The Bar Brook is the only stream of any significance draining Big Moor. It starts in the swamp that is Totley Moss to the north of the B6054 and is little more than a ditch until it flows under this main road at Barbrook Bridge to emerge into another swampy area at the northern end of Big Moor. After a short while flowing south-east it enters the disused Barbrook Reservoir before heading generally south across the Moor.
After leaving the Moor it quickens dramatically and flows down a rocky valley to join the Derwent on the edge of Chatsworth Park – see Bar Brook in Flood photographs.
From its start to its end the distance is little more than 5 miles – in a straight line. However with all its twists and turns I reckon the stream is at least 3 miles longer. Bert Ward described these meanders as ‘sinuosities.’
The tributaries of the Barbrook are as follows:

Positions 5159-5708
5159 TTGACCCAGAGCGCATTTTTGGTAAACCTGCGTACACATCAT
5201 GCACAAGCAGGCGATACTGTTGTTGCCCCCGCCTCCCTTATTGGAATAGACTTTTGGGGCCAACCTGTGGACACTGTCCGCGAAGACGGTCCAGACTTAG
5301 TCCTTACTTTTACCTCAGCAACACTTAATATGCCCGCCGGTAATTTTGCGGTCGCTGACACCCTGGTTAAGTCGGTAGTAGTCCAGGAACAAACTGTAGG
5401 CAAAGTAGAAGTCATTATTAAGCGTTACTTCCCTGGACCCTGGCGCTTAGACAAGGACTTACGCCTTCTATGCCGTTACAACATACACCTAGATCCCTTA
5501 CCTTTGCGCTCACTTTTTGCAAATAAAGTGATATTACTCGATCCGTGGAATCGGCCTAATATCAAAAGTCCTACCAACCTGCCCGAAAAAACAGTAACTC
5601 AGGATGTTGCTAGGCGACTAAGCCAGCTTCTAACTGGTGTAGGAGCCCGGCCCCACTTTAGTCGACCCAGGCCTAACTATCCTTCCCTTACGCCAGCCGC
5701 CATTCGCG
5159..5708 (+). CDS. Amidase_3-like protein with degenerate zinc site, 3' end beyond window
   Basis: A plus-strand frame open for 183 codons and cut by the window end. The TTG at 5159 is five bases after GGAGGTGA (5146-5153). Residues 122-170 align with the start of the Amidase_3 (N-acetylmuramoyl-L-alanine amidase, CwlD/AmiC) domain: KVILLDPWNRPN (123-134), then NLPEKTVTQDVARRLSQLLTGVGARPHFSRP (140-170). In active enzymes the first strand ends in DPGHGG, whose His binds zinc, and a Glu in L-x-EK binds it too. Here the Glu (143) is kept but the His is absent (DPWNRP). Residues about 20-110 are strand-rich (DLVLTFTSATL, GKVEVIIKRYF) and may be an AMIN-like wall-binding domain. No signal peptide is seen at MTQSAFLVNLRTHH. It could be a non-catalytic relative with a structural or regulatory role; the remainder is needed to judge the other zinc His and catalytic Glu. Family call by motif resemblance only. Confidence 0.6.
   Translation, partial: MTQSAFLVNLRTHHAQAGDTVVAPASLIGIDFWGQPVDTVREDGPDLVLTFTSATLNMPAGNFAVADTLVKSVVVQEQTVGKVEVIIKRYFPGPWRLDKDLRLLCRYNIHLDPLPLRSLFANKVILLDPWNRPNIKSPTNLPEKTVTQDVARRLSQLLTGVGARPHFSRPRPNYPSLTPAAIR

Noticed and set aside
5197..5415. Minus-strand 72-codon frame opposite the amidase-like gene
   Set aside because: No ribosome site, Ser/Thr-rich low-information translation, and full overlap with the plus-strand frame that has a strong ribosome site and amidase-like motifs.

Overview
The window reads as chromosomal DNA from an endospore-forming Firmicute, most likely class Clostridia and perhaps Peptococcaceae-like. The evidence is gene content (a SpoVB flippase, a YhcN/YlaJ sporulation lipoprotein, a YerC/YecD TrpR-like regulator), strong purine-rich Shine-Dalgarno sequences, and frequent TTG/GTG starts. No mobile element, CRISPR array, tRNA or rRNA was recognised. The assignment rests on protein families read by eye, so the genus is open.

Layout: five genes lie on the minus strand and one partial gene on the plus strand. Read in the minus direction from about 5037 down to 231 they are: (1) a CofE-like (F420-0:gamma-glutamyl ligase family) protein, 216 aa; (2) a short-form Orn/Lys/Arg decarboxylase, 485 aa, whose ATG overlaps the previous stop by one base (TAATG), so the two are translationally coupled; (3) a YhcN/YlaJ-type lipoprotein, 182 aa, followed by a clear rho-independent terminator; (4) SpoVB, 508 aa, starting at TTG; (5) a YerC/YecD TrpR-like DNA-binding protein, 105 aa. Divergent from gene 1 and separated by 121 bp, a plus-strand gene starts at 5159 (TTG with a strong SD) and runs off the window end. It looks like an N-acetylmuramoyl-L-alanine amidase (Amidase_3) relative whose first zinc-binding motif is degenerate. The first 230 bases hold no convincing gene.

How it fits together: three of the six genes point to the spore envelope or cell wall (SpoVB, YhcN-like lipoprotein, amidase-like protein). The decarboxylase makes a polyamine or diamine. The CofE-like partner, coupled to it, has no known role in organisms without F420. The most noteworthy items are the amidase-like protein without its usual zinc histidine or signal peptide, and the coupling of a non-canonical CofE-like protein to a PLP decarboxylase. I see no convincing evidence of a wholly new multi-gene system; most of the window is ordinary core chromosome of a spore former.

- Deadshaw sick which drains the marshy ground in the middle of Big Moor.
- Blake Brook which drains Ramsley Moor and Leash Fen.
- Sandyford Brook which drains the south-west of Big Moor and Eaglestone Flat.
- Heathy Lea Brook which drains Gibbet Moor, taking in Blackleach Brook, Wadshelf Brook and Umberley Sick.
I have walked all the accessible parts of the Bar Brook and crossed the stream by 25 of its 26 artificial crossings! There are 3 substantial road bridges, several historic stone bridges, packhorse crossings and inconsequential timber structures. A map and photographs of all these structures is attached. In addition there are historic crossing points which are no longer useable. These have also been recorded.